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When I'm using an xterm, the keyboard sequence Ctrl+/ produces Ctrl-_. Here is the result of showkey -a when first hitting Ctrl+Shift+-, then hitting Ctrl+/. I am on a US ANSI keyboard.

[ ~ ] showkey -a

Press any keys - Ctrl-D will terminate this program

^_       31 0037 0x1f
^_       31 0037 0x1f

I want to actually get ^/ (or whatever it would look like) because I have a customized binding associated with C-/ in Emacs, which works fine if I start an Emacs GUI, but not at all when I run emacs -nw because it just receives the C-_ (which does 'undo').

I don't need to mess with xmodmap (actual key mappings are okay). I've looked into vt100 translations, e.g. I have the following already (from documentation here, among others):

XTerm*VT100.translations: #override \n\
    <Key> Prior: scroll-back(1, halfpage) \n\
    <Key> Next: scroll-forw(1, halfpage)

But can I use translations to just get a different key rather than run a command? I've tried adding a line with Ctrl <Key> /: using insert() just to override, which didn't work. I've tried using string("0xffe4") string("0x2f"), and that gives me the slash but the attempt to put in the Ctrl failed with weirdness ... I got the keysym for Ctrl_R from looking at xev, but I'm not sure that's the right thing to use.

I've also looked at modifyOtherKeys and its documentation here, but setting it to 1 didn't help and setting it to 2 broke pretty much everything.

What is intercepting C-/ and turning it into C-_, and can I overcome it?

Critical note: I am not root nor have any superuser privileges on the system(s) in question. Stuff in this question looked relevant, but any call of loadkeys gives me an error to do with permissions.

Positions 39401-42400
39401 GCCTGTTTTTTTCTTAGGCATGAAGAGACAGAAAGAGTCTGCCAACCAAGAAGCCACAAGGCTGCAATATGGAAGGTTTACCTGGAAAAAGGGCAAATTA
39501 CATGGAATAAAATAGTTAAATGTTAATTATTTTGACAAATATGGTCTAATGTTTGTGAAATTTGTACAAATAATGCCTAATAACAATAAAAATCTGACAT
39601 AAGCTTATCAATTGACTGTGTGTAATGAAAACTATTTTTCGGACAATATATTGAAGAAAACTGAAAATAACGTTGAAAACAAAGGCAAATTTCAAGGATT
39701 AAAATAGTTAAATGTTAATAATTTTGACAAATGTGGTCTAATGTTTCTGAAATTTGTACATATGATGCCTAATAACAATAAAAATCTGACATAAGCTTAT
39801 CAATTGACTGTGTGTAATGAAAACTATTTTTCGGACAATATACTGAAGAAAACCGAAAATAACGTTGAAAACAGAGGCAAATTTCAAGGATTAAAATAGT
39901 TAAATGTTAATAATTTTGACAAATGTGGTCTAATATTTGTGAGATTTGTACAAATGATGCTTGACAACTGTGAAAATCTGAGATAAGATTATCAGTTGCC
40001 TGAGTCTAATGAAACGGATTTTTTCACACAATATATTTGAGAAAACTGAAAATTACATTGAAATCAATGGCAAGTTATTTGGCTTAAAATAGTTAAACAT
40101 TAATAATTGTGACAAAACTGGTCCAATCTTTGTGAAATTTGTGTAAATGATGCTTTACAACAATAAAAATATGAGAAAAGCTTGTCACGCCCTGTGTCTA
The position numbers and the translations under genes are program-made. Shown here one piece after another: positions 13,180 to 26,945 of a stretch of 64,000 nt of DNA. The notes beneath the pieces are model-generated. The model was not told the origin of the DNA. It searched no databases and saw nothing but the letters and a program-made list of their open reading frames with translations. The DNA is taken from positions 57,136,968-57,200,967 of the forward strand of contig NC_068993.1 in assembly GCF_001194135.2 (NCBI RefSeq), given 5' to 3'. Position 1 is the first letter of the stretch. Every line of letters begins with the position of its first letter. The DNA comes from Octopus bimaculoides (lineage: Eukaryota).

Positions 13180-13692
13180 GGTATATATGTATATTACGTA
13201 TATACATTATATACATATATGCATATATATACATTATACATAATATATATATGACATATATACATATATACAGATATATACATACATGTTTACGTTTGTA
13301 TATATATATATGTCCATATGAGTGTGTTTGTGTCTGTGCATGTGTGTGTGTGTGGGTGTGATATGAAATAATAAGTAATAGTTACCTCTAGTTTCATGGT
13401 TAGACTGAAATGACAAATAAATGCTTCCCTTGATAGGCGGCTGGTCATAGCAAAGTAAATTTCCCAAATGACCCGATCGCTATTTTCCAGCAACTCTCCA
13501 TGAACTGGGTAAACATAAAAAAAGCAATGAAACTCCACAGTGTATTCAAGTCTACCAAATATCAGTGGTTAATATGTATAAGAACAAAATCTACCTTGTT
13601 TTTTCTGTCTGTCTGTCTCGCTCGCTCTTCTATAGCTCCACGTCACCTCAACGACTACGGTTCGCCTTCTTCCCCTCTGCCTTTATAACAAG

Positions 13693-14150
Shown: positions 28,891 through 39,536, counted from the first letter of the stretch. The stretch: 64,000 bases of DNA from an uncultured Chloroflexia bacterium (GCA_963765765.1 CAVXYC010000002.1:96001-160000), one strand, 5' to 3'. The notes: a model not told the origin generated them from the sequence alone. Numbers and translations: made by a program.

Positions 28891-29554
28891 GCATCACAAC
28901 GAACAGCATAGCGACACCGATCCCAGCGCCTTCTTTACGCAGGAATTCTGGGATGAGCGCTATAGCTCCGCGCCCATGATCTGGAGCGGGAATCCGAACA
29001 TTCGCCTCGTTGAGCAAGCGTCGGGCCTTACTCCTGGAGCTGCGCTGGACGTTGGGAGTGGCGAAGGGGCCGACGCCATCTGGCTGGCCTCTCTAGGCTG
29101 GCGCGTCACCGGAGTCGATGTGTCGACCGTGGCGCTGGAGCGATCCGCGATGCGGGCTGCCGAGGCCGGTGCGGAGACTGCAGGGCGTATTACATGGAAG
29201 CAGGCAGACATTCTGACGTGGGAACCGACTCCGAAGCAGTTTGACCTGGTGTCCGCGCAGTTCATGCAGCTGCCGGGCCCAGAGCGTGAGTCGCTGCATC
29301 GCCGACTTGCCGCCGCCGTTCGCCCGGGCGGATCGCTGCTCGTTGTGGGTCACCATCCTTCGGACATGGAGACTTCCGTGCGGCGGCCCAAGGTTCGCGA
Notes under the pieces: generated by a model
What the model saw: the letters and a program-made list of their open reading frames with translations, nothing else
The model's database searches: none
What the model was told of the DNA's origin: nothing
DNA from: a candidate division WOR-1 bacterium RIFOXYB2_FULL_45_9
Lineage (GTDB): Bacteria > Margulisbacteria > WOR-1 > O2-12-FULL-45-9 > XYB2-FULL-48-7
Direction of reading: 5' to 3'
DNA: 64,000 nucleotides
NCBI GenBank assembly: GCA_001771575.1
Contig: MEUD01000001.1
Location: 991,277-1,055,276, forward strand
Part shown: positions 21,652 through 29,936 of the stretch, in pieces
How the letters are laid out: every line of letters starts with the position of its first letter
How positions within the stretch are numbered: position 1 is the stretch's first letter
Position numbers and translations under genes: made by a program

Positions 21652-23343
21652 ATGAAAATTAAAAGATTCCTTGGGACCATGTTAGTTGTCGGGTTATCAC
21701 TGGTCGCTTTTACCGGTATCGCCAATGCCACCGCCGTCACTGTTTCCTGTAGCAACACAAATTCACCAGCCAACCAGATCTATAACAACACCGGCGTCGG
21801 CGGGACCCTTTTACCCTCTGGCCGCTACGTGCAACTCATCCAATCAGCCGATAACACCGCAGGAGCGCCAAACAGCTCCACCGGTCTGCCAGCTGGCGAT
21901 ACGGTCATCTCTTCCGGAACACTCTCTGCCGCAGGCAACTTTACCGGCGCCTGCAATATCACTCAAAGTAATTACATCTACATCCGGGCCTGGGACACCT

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  • The question's partly relevant, but other related answers point out that in a terminal, the control modifier usually acts as a mask (AND'ing with 0x1f), so control-/ and control-_ map to the same character. GUIs use different rules. Commented Oct 27, 2022 at 19:28
  • There's no such thing as a ^/ character Commented Oct 27, 2022 at 19:33
  • @ThomasDickey Um, I did get that yes GUIs use different rules. Is the 'ANDing with 0x1f' documented anywhere for xterm?
    – Ajean
    Commented Oct 27, 2022 at 19:36
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    Applications in terminals read bytes values from the /dev/pts/x device as sent there by the terminal emulator (from the master side of the pseudo-tty pair). Ctrl+_ sends the ^_ (aka US in ASCII) character, the 0x1f byte. There's no ^/, but you can send a sequence of characters starting with the ESC character (aka, ^[, \e, 0x1b) like the one sent upon Ctrl+/ woth modifyOtherKeys Commented Oct 27, 2022 at 19:47
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    So something like ^[[27;5;47~? (That's what shows up in showkey for Ctrl / when modifyOtherKeys is 2) I'll give that a shot!
    – Ajean
    Commented Oct 27, 2022 at 19:50

1 Answer 1

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Thanks to Stéphane Chazelas I was able to do the following and solve the issue - I put Ctrl <Key> /: string("0x1b") string("/") into my vt100.translations resource, like so:

XTerm*VT100.translations: #override \n\
    <Key> Prior: scroll-back(1, halfpage) \n\
    <Key> Next: scroll-forw(1, halfpage) \n\
    Ctrl <Key> /: string("0x1b") string("/")

which makes Ctrl+/ transmit 'ESC-/' (it was using escape, and escape being 0x1b, or 27, that I was really missing). Then I was able to add another binding in Emacs to handle that just like my current C-/ binding. That way I am now able to hit Ctrl+/ on the keyboard and have Emacs receive M-/ (Emacs notation)1 so that it behaves the same in GUI and terminal.


1 Emacs has a default binding on M-/ already to 'dabbrev-expand'. Since I never use that, I had no qualms overriding it.

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